Over 120 people attended the second National ePayments conference at CityNorth hotel on Friday, September 2nd, to hear about the future of the Payments sector, globally and in Ireland. The keynote speaker, Chris Skinner, described as “as one of the Top 40 most influential people in financial technology by the Wall Street Journal’s Financial News” gave a fascinating insight into how the increase in global population, and the growth of mobile payments and digital identification, will influence how we buy and sell to each other. Chris highlighted how “over 50% of the global population do not have access to financial systems, and Payment firms will have to successfully address how people will ‘connect globally in real time’ to stay relevant in the future”.
Other contributors include Michael Wasserfuhr, CFO of Vesta, and Board member of the Atlanta Transaction Processors Coalition (ATPC), who described how Atlanta has successfully built the largest Payments cluster in the world, where more than 60 percent of the companies in the U.S. payments industry call home, and 70 percent of all U.S. payments are processed annually run through Georgia. Delegates and attendees discussed if Ireland could offer a similar solution to the EU Payments Industry, with the development of an M1 Payments Corridor from the IFSC to Belfast, and the creation of a National Payments Centre in Drogheda. Richard Hanlon, SVP of Vesta’s EU Headquarters in Dundalk, outlined how he is working with partners in the M1 Steering Group, to develop the M1 Payments Corridor as a region that can cultivate indigenous payment-related companies, and attract global firms to establish EU Headquarters. He continued “The ATPC started with three companies, and in three years, has developed into the primary voice of the Payments industry in the USA. It’s crucial that we build on the current momentum, and take the bold steps needed to become the EU Payments Gateway”.
The first National ePayments Conference took place in October 2015 and focused on the theme of collaboration and scaling within the Irish Fintech sector, whilst this year’s e-Payments Conference concentrated on driving Ireland as the EU Gateway for Payment firms. Other keynote speaker included Louise Phelan, PayPal’s Vice President of Global Operations for Europe, Middle East and Africa, who delivered a presentation on ‘The Future of Money’ and how their M1 Dundalk operations has helped them achieve and exceed their EU milestones.
Eoghan Murphy, Minister of State for Financial Services, eGovernment and Public Procurement, praised the M1 Payments Steering Group and The Mill Enterprise Hub for being pro-active in driving this innovative proposition, and for assembling a stellar cast of International and national panellists. He concluded by stating that “the fact that in Ireland, over 3700 people work in FDI Payment firms, and 10% of Enterprise Ireland’s Competitive Startup Fund goes towards indigenous Fintech firm, highlights our existing strengths, and the opportunities to develop this cluster”.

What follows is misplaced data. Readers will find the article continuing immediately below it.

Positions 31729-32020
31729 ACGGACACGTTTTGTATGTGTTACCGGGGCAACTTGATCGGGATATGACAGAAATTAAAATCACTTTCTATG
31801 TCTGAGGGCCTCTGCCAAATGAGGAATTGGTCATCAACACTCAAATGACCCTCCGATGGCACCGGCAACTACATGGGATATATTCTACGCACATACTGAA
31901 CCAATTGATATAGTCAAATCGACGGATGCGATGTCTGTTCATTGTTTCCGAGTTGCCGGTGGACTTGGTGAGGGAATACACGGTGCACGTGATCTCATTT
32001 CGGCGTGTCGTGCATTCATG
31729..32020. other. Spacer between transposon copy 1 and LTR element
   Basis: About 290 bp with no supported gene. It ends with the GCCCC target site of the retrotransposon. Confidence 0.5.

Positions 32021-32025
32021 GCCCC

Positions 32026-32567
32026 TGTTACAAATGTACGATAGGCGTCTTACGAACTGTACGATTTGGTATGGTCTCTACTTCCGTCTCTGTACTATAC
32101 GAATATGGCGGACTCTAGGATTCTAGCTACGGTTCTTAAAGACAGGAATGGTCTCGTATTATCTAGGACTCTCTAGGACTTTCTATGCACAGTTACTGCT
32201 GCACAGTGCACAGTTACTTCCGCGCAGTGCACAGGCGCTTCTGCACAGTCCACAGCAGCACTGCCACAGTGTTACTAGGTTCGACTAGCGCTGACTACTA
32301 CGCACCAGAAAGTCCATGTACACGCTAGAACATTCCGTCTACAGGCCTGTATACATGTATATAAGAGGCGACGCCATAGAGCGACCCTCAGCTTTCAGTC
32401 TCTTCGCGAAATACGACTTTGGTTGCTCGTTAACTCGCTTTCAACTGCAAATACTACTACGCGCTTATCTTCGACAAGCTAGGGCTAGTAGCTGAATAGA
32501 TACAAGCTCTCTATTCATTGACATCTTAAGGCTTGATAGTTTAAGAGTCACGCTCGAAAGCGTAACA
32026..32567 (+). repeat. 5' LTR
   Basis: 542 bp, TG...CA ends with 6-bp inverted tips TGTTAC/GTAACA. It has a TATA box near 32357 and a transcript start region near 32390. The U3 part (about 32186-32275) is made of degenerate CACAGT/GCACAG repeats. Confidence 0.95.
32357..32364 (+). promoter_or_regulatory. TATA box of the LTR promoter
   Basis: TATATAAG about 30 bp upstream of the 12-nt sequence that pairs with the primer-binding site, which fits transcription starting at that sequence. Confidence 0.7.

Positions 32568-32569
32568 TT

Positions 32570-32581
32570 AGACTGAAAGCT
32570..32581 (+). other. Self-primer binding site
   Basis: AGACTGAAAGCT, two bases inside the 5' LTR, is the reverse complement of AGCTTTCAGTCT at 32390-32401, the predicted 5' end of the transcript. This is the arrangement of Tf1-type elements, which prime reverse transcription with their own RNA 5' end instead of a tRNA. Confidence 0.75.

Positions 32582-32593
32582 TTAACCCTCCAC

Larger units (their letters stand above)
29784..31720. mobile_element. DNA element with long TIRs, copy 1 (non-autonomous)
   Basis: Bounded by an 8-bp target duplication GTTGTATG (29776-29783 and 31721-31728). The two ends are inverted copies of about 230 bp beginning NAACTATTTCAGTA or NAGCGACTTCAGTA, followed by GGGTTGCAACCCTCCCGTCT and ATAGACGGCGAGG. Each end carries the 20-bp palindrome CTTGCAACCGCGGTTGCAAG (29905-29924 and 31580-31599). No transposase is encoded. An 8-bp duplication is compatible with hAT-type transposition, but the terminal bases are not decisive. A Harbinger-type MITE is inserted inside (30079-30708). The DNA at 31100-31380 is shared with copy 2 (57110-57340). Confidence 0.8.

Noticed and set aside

The conference also included panel discussions on the challenges affecting the Irish Fintech sector, how Brexit will influence the sector, and whether Blockchain will drive innovation across a number of sectors including Fintech. The panellists included Keith Fingleton (IDA), Peter Oakes (Fintech Ireland), Garrett Cassidy (Abarta Consulting), Shane Brett (Gecko Governance), John Mahon (Edgeverve), Stephen Moran (Bank of Ireland), Brendan Murray (IBM), Ron Immink (British Irish Gateway), Noel Moran (Prepaid Financial Services), and Graham O’Rourke (Aphix Software). The consensus on Brexit was that uncertainty was the main issue and will remain so for some time, but overall, it will provide an opportunity for Ireland in relation to developing the Payments sector, and ancillary sectors. The Fintech sub-sectors that could generate most growth in Ireland included Payments, B2B services, RegTech, Data Analytics, Capital Markets, and customer interaction.
According to the government’s IFS Strategy 2020, 35% of existing Financial Services jobs in Ireland are already based outside of Dublin. An M1 ‘Digital Payments Corridor’ is a key part of the Government’s NorthEast Action Plan for Jobs which proposes the creation of a ‘Digital Payments Hub’ in Drogheda, and development of an M1Payments Corridor with the potential to create hundreds of sustainable new jobs. Breanndán Casey, BDM of The Mill Enterprise Hub in Drogheda, commented “The cluster presence of a number of Payments service companies within the North-East region is apparent, and we’re working with a Steering Group of private and public organisations to ensure that it can develop into an EU Payments Gateway. The steering group includes DCU and DKIT who will provide R&D support to the industry, economic development agencies, and a mixture of FDI and indigenous companies that will ensure we directly address the present and future needs of the global Payments industry.”